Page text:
To Marry a Prince by AC Arthur

Posted by Mrs Giggles on June 10, 2017 in 2 Oogies, Book Reviews, Genre: Contemporary

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To Marry a Prince by AC Arthur
To Marry a Prince by AC Arthur

Kimani, $6.50, ISBN 978-0-373-86497-3
Contemporary Romance, 2017

To Marry a Prince by AC ArthurTo Marry a Prince by AC Arthur

Prince Kristian Rafferty DeSaunders – HAHAHAHAHA… ahem – is the crown prince of Great Serenity Island – HAHAHAHA… cough, cough – somewhere in the Caribbean ocean. His father is about to marry the regal beauty Malayka, and joining the fiancée’s entourage is our heroine Landry Norris, a stylist. When these two meet, they feel a connection and the earth moves, or something like that, but because the author is contracted to write a full length novel rather than a short story, these two will talk and talk and talk and talk before they bump ugly. And then, someone tries to sabotage the royal wedding, and all clues suggest that Landry is the saboteur. Oh no, does this mean that all that riding of Kris on her part is just part of a deception? Is she a whore-portunist? Will Kris’s fragile manhood ever recover if she is?

I hope I didn’t make To Marry a Prince seem exciting, because it’s actually flatter than a pancake that has been run over a few hundred times by a steamroller. Nothing really happens for the most part other than Kris slowly putting the moves on Landry while Landry psychoanalyzes everything far more than is necessary. Even when things are happening, everything seems to move at a glacial pace. This is often a problem with the author’s books, but sometimes she manages to find the right stride and her story ends up being pretty interesting despite the glacial pace. This, however, is not that story. There are just too much focus on mundane things being described in detail as well as too many conversations that just rehash things that have been described previously. The characters are flat, with very little discernible personality other than “Hey, it’s another hot heroine trying very hard to be modest and sweet and that rich hero who just wants to get into her pants; never come across such characters before!”

One thing that makes this story rather unpalatable, however, is the constant demonization of Malayka. It’s weird, because she’s not competing with Landry for a ride on Kris’s saddle. And yet, Malayka wears dresses with low-cut cleavage to show off her magnificent breasts, how disgusting. She is arrogant, she wants attention, she wears make-up, and worst of all, she has work done on her body to be more beautiful. We all know the only people worth finding love are those heroines who are born beautiful like Landry but are humble enough to downplay their own beauty so that we fat, sexually frustrated romance readers will not be triggered into PTSD by being confronted by a beautiful woman who knows it in our stories.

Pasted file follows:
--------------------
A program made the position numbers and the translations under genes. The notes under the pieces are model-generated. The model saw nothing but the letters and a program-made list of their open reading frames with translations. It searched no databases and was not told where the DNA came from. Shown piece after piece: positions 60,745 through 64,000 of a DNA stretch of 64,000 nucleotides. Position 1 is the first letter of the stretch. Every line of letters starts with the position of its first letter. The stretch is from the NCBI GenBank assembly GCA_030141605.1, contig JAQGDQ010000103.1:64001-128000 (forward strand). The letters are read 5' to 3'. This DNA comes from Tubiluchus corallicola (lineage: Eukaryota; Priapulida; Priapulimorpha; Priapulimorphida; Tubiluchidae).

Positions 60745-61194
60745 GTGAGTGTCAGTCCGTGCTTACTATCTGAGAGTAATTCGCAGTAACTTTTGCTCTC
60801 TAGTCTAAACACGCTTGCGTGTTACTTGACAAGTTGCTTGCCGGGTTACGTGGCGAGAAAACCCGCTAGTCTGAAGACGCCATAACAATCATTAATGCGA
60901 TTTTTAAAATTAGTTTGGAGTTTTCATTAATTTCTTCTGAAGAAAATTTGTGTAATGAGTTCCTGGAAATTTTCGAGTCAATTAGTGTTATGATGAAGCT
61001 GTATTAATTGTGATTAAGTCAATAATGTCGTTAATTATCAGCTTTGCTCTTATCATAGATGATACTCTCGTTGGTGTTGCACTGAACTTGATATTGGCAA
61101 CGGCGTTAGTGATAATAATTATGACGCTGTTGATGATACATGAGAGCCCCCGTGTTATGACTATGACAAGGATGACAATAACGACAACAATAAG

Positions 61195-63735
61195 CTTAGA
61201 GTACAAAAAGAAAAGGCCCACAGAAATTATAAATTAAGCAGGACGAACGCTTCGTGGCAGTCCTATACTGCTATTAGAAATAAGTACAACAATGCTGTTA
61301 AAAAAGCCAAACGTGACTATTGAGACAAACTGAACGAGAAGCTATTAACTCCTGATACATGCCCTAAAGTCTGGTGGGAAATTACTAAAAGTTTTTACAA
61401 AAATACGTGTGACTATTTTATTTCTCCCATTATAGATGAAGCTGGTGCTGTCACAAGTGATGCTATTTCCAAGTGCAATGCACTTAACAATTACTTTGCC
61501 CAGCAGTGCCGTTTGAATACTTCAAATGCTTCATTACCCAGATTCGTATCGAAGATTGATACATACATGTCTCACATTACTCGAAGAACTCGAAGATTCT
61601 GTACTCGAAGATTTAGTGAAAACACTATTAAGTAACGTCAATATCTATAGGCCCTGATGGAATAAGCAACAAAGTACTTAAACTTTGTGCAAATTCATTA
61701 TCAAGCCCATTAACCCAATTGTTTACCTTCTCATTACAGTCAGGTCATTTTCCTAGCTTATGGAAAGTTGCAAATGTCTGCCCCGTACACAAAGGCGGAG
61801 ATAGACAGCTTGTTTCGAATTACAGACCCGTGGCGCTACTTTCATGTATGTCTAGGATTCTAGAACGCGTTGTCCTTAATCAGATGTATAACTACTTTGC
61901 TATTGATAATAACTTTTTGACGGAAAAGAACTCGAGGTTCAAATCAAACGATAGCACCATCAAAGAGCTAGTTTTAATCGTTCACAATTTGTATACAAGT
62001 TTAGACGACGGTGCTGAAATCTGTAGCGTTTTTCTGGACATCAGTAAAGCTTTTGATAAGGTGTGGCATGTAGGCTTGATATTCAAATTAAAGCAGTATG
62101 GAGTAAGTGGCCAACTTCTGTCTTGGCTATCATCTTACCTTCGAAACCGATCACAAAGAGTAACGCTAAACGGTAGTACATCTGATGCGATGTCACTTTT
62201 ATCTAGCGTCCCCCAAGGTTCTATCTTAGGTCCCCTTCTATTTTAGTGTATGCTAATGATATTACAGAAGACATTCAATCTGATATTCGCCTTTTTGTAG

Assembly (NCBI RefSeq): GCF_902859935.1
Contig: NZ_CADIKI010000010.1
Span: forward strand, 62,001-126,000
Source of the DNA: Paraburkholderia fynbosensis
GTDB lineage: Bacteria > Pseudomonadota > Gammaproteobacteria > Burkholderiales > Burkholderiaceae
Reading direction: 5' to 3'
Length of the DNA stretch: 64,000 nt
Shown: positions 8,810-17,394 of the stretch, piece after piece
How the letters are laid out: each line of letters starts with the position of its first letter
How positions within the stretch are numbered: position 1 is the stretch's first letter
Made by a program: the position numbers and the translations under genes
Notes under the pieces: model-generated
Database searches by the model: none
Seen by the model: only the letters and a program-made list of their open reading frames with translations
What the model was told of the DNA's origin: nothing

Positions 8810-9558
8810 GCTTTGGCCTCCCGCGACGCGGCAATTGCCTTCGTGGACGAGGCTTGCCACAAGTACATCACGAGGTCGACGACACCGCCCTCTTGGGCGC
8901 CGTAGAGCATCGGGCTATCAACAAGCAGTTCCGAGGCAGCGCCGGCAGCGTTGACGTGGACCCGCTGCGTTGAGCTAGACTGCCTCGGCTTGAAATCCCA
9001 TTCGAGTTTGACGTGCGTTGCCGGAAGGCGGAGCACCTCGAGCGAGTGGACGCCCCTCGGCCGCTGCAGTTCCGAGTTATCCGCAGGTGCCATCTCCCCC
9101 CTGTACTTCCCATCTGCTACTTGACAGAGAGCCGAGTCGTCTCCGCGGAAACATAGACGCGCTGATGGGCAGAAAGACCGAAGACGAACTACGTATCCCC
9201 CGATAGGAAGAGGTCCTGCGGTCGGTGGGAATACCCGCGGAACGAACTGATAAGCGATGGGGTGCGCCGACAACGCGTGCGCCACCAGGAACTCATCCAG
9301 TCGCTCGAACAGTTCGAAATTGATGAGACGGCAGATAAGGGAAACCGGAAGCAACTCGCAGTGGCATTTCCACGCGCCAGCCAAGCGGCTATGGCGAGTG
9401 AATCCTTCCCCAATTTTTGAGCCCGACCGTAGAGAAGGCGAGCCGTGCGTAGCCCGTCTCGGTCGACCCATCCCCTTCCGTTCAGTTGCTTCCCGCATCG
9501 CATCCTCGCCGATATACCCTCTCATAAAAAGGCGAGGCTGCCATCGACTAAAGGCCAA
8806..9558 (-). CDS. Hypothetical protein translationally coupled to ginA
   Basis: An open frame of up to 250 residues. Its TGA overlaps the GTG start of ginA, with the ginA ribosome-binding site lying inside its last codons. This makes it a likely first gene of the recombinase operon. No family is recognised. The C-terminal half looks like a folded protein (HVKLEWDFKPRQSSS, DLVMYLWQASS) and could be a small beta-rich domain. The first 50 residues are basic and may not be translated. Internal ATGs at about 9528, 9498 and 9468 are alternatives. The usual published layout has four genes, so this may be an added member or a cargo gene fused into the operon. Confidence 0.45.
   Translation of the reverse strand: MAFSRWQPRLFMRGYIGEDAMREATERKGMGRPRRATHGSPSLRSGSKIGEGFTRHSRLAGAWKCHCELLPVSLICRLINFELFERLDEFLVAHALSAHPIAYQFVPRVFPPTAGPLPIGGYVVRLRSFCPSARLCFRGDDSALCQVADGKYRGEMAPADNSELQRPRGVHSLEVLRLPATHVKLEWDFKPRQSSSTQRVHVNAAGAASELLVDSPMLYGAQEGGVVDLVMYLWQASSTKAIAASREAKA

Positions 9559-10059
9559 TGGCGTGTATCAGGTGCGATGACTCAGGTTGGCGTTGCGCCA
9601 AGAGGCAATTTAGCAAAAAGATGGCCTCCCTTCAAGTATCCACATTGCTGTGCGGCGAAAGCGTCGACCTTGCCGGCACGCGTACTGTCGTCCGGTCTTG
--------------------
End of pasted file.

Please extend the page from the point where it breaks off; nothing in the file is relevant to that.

Hence, Malayka is constantly being judged and dismissed as lacking by the humble and virtuous Landry, and for what? That woman mysteriously vanishes as the story lumbers sleepily to the inevitability of Landry becoming Princess Landry Norris DeSaunders – HAHAHAHAHAHA, oh my god – so it’s not like all that constant beauty-shaming, confidence-shaming and cosmetic-shaming is leading to some exciting denouement. No, it’s just the author dumping on women who dare to take measures to make themselves more attractive if they weren’t born with the right genes as well as women who dare to believe that they deserve the best in life. Maybe she did a survey and discovered that the bulk of her readers are women who hate other women who are more beautiful and more successful in bagging hot men, hence this book. It’s still strange, though, because the author likes to espouse a philosophy of love and understanding in her stories. I guess beautiful and confident women are excluded from all that love and understanding.

Also, Great Serenity Island – HAHAHAHAHA; no, really, just what is with the names in this story? – feels very wallpaper in terms of culture and local flavor. The whole place feels… “American”, for the want of a better word. So why go through the lengths to set the story in a foreign locale? Although “go through the lengths” is not exactly how I would describe the effort spent on fleshing out the setting. This one feels very much like a Harlequin Presents story, only with the characters given an extra coat of melanin to forcefully shove it into the Kimani line instead.

To Marry a Prince is a royal snore.

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